Outstanding Writing for a Variety, Music or Comedy Special
The 63rd Annual Tony Awards
The 82nd Annual Academy Awards
Bill Maher... But I'm Not Wrong
The Kennedy Center Honors
Wanda Sykes: I'ma Be Me

Outstanding Directing for a Variety, Music or Comedy Special

Bucky Gunts ("Vancouver 2010 Olympic Winter Games Opening Ceremony""
Ron de Moraes ("In Performance at the White House: A Celebration of Music From the Civil Rights Movement")
Louis J. Horvitz ("The Kennedy Center Honors")
Glenn Weiss ("The 63rd Annual Tony Awards")
Joel Gallen ("The 25th Anniversary Rock and Roll Hall of Fame Concert""

Outstanding Supporting Actress in a Miniseries or Movie
Julia Ormond ("Temple Grandin")
Kathy Bates ("Alice")
Catherine O'Hara ("Temple Grandin")
Brenda Vaccaro ("You Don't Know Jack")
Susan Sarandon ("You Don't Know Jack")

Supporting Actor in a Miniseries or Movie
David Strathairn ("Temple Grandin")
Michael Gambon ("Emma")
Patrick Stewart ("Hamlet")
Jonathan Pryce ("Return To Cranford")
John Goodman ("You Don't Know Jack")

Outstanding Writing for a Miniseries, Movie or a Dramatic Special

Adam Mazer ("You Don't Know Jack")
Michelle Ashford and Robert Schenkkan ("The Pacific") - "Part Eight"
Bruce C. McKenna and Robert Schenkkan ("The Pacific") - "Part Ten"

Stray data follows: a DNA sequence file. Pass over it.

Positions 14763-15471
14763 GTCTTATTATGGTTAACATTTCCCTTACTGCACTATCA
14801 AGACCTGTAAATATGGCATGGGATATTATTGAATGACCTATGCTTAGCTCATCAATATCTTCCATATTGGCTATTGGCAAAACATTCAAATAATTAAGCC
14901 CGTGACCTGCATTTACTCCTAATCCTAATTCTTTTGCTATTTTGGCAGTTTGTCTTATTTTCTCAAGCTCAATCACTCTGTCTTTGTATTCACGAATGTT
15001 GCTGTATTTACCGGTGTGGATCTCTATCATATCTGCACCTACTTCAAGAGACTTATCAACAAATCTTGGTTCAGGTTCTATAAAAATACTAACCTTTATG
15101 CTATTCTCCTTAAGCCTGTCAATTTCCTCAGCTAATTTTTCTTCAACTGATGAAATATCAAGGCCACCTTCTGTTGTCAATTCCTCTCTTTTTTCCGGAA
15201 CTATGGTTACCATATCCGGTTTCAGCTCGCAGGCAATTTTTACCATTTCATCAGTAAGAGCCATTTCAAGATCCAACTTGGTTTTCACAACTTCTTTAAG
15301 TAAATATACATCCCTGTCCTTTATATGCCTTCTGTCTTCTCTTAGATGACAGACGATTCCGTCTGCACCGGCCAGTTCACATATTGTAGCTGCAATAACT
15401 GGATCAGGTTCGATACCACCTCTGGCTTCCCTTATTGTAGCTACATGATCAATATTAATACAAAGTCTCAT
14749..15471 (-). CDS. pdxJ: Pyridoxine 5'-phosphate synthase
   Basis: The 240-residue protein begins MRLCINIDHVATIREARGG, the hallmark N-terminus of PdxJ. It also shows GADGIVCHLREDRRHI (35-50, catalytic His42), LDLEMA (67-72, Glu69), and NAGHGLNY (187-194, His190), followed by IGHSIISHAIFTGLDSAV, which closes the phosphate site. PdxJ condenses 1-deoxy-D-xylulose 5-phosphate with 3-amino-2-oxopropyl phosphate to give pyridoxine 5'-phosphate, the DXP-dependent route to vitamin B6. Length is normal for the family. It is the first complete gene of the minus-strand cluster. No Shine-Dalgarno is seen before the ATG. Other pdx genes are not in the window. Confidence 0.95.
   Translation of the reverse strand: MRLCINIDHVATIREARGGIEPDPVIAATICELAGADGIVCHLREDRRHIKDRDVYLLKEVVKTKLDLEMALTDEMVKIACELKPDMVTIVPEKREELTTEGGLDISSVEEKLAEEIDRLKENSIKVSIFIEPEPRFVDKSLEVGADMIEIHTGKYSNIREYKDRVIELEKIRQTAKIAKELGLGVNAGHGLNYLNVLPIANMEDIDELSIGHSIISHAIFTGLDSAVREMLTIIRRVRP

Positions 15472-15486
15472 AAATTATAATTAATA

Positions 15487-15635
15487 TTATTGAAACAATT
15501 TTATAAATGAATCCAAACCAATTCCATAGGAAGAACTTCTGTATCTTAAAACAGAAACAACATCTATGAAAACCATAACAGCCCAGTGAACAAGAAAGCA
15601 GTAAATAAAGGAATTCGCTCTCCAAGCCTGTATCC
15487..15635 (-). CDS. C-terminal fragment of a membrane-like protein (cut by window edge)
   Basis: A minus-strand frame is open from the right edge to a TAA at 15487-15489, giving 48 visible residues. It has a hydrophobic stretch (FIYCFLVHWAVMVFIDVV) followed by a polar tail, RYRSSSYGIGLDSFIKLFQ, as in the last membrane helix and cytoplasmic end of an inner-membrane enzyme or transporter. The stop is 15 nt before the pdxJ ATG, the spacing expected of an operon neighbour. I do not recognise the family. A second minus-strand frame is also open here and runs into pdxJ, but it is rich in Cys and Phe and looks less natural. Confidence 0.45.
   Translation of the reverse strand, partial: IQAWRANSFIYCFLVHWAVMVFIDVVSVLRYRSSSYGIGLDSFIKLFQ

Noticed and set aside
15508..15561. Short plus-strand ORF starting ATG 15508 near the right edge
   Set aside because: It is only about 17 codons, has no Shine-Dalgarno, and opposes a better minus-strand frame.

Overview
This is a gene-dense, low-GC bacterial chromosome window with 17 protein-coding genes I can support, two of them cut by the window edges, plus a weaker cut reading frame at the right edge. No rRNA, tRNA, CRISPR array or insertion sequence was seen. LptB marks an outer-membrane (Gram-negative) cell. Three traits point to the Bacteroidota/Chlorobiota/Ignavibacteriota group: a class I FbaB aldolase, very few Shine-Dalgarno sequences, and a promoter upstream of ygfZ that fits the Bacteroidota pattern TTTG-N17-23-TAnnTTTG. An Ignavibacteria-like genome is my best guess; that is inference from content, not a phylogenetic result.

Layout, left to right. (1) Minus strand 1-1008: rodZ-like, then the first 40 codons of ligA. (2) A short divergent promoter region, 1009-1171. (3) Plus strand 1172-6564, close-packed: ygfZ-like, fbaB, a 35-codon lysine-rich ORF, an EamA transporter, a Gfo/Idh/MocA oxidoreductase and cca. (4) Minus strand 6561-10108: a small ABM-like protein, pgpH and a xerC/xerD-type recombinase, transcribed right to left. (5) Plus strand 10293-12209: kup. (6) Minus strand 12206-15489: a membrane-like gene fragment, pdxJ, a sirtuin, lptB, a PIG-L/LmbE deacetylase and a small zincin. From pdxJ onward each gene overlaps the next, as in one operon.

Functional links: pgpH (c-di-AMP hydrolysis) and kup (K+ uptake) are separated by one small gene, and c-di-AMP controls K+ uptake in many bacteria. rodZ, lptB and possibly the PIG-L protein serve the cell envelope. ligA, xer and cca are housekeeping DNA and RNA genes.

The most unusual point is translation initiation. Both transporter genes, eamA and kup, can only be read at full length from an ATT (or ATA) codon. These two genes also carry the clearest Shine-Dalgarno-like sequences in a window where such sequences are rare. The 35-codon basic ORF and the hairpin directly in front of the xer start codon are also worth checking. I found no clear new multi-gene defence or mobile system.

Peter Morgan ("The Special Relationship")
Christopher Monger and William Merritt Johnson ("Temple Grandin")

Actress in a Miniseries or Movie
Claire Danes ("Temple Grandin")
Maggie Smith ("Capturing Mary")
Joan Allen ("Georgia O'Keeffe")
Dame Judi Dench ("Return To Cranford")
Hope Davis ("The Special Relationship")

Outstanding Directing for a Miniseries, Movie or a Dramatic Special
Mick Jackson ("Temple Grandin")
Bob Balaban ("Georgia O'Keeffe")
David Nutter and Jeremy Podeswa ("The Pacific") - "Part Eight"
Tim Van Patten ("The Pacific") - "Part Nine"
Barry Levinson ("You Don't Know Jack")

Actor in a Miniseries or Movie
Al Pacino ("You Don't Know Jack")
Jeff Bridges ("A Dog Year")
Ian McKellen ("The Prisoner")
Michael Sheen ("The Special Relationship")
Dennis Quaid ("The Special Relationship")

Outstanding Miniseries
•The Pacific
Return to Cranford (Masterpiece)

Made for Television Movie
Temple Grandin
Georgia O'Keeffe
The Special Relationship
You Don't Know Jack

Outstanding Reality Program

Jamie Oliver's Food Revolution
Antiques Roadshow
Dirty Jobs